closely will be able to grasp what the revolution meant for Egyptians. Readers will also learn how the regime worked to end the revolution, and continues to manipulate both the revolution and the country in the months and perhaps the years to follow. It almost seems like her inclusion of the chapter “Interruption” and her uncertainty of what may happen next is a commitment to continue the revolution and the life of Tahrir Square. In her last section Soueif writes “our work will begin now...”

Although Soueif only gives brief description of how the revolution started, it is nevertheless an extremely insightful account of the eighteen days in Tahrir Square. Readers who have not followed the revolution



Sayed Kashua’s novel Second Person Singular opens with the story of a Palestinian lawyer living and working in Israel. The lawyer, who remains nameless throughout the novel, is presented as a self- conflicted individual, obsessed with the perceptions of others. From his car, to the books he chooses for leisure reading, to his children’s education, the lawyer is fixated on blending into Israeli society. From the perspective of third person, Kashua paints the life of the lawyer, drawing upon the complexities related to the identity of an individual who identifies as Palestinian by heritage and Israeli by citizenship.



Told in the first person, and adjacent to the story of the lawyer is the life of Amir Lahab, a Palestinian social worker living as an Israeli citizen. Through his daily activities, the life of Amir provides subtle yet important insight into the very different patterns encountered living in the Palestinian dominant East Jerusalem and working in the Jewish dominant West Jerusalem. Told in hindsight, Amir details the experience of his twenties, identifying the struggle to belong, the unique relationship he shared with a Jewish Israeli family, and the way in which it all manifested into the assumption of a separate identity altogether.

is an overwhelming sense throughout the novel, that the lawyer and the social worker, will never be quite Israeli enough. Through the narratives of the lawyer and Amir, the importance of disguise emerges, as the men struggle in their capacity to adhere to their Arab roots, while simultaneously fitting into mainstream Israeli culture. This delicate balance is embodied in the men’s ability to speak both Hebrew and Arabic fluently, thus the ability to permeate conversation in either society. This blurred identity is apparent throughout the novel wherein the protagonists utilize quotations affiliated with the Zionist movement, including: “You’ll see. If you will it, it is no dream.” Kashua, himself a Palestinian by lineage and living as an Israeli citizen, captures the burden associated with this conflated identity. Second Person Singular is in fact a prime example of the struggle identified by Kashua through his characters. Despite Kashua’s Palestinian identity, the book itself was first written in Hebrew and while it was translated into English by Mitch Ginsburg, the novel has not yet been translated into Arabic.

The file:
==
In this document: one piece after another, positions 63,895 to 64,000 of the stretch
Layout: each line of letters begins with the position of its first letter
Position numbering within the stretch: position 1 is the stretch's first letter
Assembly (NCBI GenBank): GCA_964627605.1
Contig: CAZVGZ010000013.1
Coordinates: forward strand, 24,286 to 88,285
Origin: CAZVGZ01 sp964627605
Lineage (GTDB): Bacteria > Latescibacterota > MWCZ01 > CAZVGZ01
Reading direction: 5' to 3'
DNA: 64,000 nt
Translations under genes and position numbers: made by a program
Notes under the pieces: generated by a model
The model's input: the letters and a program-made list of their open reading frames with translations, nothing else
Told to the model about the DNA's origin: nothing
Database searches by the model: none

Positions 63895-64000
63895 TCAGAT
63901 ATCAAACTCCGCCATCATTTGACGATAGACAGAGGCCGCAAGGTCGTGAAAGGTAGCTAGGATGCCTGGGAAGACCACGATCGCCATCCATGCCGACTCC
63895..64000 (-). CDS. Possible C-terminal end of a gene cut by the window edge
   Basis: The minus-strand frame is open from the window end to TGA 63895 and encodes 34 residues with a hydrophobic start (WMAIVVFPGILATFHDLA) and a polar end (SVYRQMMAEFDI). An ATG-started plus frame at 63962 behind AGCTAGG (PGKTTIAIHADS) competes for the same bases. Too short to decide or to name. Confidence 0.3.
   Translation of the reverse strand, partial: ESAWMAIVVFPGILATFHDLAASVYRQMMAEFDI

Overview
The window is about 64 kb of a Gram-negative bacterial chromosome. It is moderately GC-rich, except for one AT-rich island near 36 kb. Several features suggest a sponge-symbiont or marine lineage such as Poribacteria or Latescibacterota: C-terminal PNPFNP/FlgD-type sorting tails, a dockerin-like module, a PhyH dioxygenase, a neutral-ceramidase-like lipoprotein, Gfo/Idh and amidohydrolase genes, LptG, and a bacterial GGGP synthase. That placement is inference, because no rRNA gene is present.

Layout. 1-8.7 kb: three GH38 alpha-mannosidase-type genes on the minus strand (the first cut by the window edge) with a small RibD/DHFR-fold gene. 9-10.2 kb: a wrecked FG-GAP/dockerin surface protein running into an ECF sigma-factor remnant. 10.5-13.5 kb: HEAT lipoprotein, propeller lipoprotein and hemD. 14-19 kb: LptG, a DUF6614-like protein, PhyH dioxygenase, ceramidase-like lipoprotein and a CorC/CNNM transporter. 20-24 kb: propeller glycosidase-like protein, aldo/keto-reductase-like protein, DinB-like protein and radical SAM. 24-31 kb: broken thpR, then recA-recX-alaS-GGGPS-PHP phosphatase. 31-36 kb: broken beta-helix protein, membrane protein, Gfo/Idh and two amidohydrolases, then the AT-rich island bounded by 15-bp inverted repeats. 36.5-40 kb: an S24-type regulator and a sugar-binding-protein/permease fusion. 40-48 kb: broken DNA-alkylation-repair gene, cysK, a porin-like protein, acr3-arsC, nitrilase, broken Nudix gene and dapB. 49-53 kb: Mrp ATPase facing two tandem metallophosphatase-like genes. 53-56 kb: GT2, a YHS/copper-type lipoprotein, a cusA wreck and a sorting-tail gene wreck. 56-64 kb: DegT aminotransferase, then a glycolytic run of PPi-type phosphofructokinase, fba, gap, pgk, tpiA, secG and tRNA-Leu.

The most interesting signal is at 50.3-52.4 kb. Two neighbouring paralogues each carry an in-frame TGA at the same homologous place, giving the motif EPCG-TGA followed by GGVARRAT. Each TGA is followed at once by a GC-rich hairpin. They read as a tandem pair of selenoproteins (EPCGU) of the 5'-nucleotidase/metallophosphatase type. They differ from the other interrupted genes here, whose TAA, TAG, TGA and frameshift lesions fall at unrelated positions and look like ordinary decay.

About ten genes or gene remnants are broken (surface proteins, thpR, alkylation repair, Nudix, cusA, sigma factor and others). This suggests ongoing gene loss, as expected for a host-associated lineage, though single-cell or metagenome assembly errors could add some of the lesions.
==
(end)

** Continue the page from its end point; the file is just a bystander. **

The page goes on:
Throughout the novel, Kashua alternates between the story of the lawyer and that of Amir, detailing the circumstances of their seemingly disparate lives. Following the discovery of a love note, written in his wife’s hand, the lawyer’s jealous tendencies and rage surface igniting a search for his wife’s alleged lover. This heated search sparks a chain of events that ultimately force the lives of the lawyer and the social worker to collide.

While effective in its portrayal of conflicted identity, there are moments when the novel resorts to an absurd style that can at times distort the fluidity of the story itself. An example of this emanates from the intense paranoia and rage displayed by the lawyer upon finding the love note described earlier“he’d wake her up without saying a word and he’d kill her, or maybe he’d wake her up, tell her he knew everything and then kill her.” Such thoughts epitomize the mad frenzy into which the lawyer is thrown. This frenzy lasts for the duration of the novel- often distracting from the otherwise interesting plot.

Despite differences in personality- the lawyer abrasive and Amir calm- the two men are in fact very much alike in their struggle living as Arab Israelis in the back drop of West Jerusalem. Insecure as Palestinians living as Israeli citizens, the two men share a great preoccupation with the challenge of balancing two worlds, and the struggle that accompanies life as a minority in a majority land. There

Despite such interruptions to the fluidity of the plot, Kashua remains a mastermind of effectively presenting this struggle of Arab Israelis. As the creator of one of Israeli’s most popular and controversial television sitcom series, Arab Labor, Kashua is not a stranger to sharing the struggles of the Palestinian Israelis. Written with a clever hand, Arab Labor speaks to Palestinian and Jewish audiences alike, drawing praise


and criticism from both sides of the line. Kashua accomplishes this feat through his novel as well, as he draws upon the realities of Arab-Israelis, providing insight for their Israeli counterparts, and a public stage for Arab Israelis to expose their concerns. The first television show with an Arab protagonist to ever be aired in Israel, Kashua has himself overcome many obstacles within the society he calls home.



Bold in its willingness to tackle the challenges that accompany identity, Kashua’s Second Person Singular is an intriguing read that can be described as nothing less than impressive in its capacity to overcome bias and explore the depth and complexity of human identity in the face of cultural confusion. Certainly a recommended read for anyone interested in the broader cultural contexts of the complex nation-state that is Israel.